How knots can be taught to learners in a Forest School?
The beauty of learning, comes from exploration. Exploration helps the learner orientate around the surrounding and different elements of the knowledge or skills that they are about to embark on. When it comes to specific skills like knot tying, exploration plays a major part in the learning, with up to 70% of the learning being self exploratory. It may take a sum of 5 hours and beyond in exploring how and why they will use the ropes, before they start learning the specific skill. It is important for the exploratory moments to take place first.
In half hitch, the learning process requires learner to tie the rope around a rod first. Having learners practice going around the rod, will be the first step. This will then move on to, circling the rope around the opposite rope, before slotting it under the active rope’s “bridge”. An introduction to active and passive rope end/line, will be good for the learners to recognise which rope we are instructing on. A creative description (one which learners can comprehend) will add better understanding as well
In timber hitch, the initial steps are the same as half hitch, as it is an extention of the half hitch. After the half hitch is done, we continue, by having the learner “wrap” the passive rope using the active rope like a “snake” to create the Timber hitch, its use for a knot that will tighten on tension, so if the ends of the ropes are tied to tensioned items it will serve its purpose better.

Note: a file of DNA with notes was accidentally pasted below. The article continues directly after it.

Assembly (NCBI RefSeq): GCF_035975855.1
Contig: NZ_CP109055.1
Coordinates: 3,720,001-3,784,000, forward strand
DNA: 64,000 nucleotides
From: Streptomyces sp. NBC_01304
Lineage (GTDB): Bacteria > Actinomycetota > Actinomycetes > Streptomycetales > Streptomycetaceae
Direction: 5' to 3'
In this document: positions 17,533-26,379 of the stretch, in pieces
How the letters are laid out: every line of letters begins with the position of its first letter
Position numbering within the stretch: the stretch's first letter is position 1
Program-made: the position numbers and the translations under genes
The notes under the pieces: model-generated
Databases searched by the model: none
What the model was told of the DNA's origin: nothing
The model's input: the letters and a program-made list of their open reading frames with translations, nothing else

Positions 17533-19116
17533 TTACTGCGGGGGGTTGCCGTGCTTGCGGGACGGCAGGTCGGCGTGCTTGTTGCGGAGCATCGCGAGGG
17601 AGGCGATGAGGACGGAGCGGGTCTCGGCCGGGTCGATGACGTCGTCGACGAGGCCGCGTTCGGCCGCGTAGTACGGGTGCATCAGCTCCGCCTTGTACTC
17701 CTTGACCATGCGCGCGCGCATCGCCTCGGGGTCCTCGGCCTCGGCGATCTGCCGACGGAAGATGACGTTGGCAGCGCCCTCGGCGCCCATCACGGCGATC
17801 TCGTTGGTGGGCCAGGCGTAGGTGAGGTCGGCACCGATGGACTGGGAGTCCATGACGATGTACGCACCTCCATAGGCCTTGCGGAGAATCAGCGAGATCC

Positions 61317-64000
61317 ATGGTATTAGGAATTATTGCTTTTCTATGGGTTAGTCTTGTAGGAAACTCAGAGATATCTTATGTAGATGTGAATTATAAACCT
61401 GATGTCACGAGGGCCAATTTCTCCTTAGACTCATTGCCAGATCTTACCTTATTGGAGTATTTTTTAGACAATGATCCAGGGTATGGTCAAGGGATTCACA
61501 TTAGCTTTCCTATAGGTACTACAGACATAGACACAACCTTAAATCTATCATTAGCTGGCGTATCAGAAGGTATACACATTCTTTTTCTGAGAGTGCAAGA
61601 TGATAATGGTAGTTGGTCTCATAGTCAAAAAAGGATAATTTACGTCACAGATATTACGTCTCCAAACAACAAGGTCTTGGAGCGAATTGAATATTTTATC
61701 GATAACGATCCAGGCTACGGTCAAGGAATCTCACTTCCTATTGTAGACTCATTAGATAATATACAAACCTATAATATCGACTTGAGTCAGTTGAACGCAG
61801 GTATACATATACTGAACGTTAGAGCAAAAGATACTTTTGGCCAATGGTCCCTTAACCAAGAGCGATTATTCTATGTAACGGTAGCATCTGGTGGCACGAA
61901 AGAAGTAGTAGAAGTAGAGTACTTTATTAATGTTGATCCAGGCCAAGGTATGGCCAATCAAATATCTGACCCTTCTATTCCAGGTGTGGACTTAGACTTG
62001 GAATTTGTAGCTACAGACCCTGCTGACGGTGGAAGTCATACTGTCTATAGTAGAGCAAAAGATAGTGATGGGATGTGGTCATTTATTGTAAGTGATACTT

The clove hitch is a tight knot, for putting the line on the rope, for further actions. It is simple, and tight. The uniqueness of the knot, is in its double cross (one over, one under). Learners will begin with with first over cross, followed by second loop around the rod. After that, make a cross beneath the second loop’s passive rope, above the first passive rope (Look at picture for visualisation). Then tug on both end to tighten it.
Called the Reef Knot or the Granny Knot, the knot is use to attach two ropes together, while giving the ropes some loose angle to create a slack so that the rope can be manipulated further (or add ons can happen easily). First get the passive rope into a U-shape. Then use the active rope, go over and under the U-shape. Then make a U-shape for the active rope over the passive rope, followed by a under and over from the other side of the passive U-shape.
(combination of sheer lashing and square knots)
This is the “Star Knots”(my term). It is a combination of roping and twisting. A really creative process on its on. To get this knot firmly tied, would require the end to consist of a clove hitch or another knot which locks in the ropes and rods.
In the end, the most important thing about tying knot, is to make sure that things we wish to attach are secured safetly. Knot tying has a benefit, giving the learners opportunity to work their visual recognition from replicating what the knot picture says. It also gives them problem solving and resilience training experience from the constant practices they will engage in (for those who are interested).